“It's far better to buy a wonderful company at a fair price than a fair company at a wonderful price.”
“The business schools reward difficult complex behavior more than simple behavior, but simple behavior is more effective.”
“Look at market fluctuations as your friend rather than your enemy; profit from folly rather than participate in it.”
“Of the billionaires I have known, money just brings out the basic traits in them. If they were jerks before they had money, they are simply jerks with a billion dollars.”
“I never attempt to make money on the stock market. I buy on the assumption that they could close the market the next day and not reopen it for five years.”
“I always knew I was going to be rich. I don't think I ever doubted it for a minute.”
“If past history was all there was to the game, the richest people would be librarians”
“You do things when the opportunities come along. I've had periods in my life when I've had a bundle of ideas come along, and I've had long dry spells. If I get an idea next week, I'll do something. If not, I won't do a damn thing.”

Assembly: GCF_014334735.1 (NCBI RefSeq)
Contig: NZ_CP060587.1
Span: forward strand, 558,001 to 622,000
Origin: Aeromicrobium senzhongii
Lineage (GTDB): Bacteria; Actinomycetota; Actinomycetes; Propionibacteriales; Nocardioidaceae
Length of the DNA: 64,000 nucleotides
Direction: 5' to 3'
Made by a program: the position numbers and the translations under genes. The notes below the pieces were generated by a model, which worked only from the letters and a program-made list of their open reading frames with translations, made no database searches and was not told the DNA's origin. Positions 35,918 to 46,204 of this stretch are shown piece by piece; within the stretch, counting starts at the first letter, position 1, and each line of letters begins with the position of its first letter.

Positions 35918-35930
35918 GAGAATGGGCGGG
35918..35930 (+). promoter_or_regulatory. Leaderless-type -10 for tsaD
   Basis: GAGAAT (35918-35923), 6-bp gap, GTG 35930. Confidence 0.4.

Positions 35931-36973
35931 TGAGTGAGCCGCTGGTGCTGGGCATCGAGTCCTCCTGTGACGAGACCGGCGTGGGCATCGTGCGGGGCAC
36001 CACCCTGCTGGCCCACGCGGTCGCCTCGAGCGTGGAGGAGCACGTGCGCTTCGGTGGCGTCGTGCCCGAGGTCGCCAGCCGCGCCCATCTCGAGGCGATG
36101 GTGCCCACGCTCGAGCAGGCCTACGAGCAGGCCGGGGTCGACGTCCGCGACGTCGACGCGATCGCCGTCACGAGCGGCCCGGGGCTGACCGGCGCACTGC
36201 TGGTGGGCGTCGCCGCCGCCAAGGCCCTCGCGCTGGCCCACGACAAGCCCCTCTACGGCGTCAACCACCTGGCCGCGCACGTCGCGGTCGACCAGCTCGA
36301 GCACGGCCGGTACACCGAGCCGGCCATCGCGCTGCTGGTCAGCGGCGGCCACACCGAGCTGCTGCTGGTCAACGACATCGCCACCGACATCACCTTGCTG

“When a management team with a reputation for brilliance tackles a business with a reputation for bad economics, it is the reputation of the business that remains intact.”
“We believe that according the name "investors" to institutions that trade actively is like calling someone who repeatedly engages in one-night stands a "romantic”
“Only buy something that you'd be perfectly happy to hold if the market shut down for 10 years.”
“I’d be a bum on the street with a tin cup if the markets were always efficient.”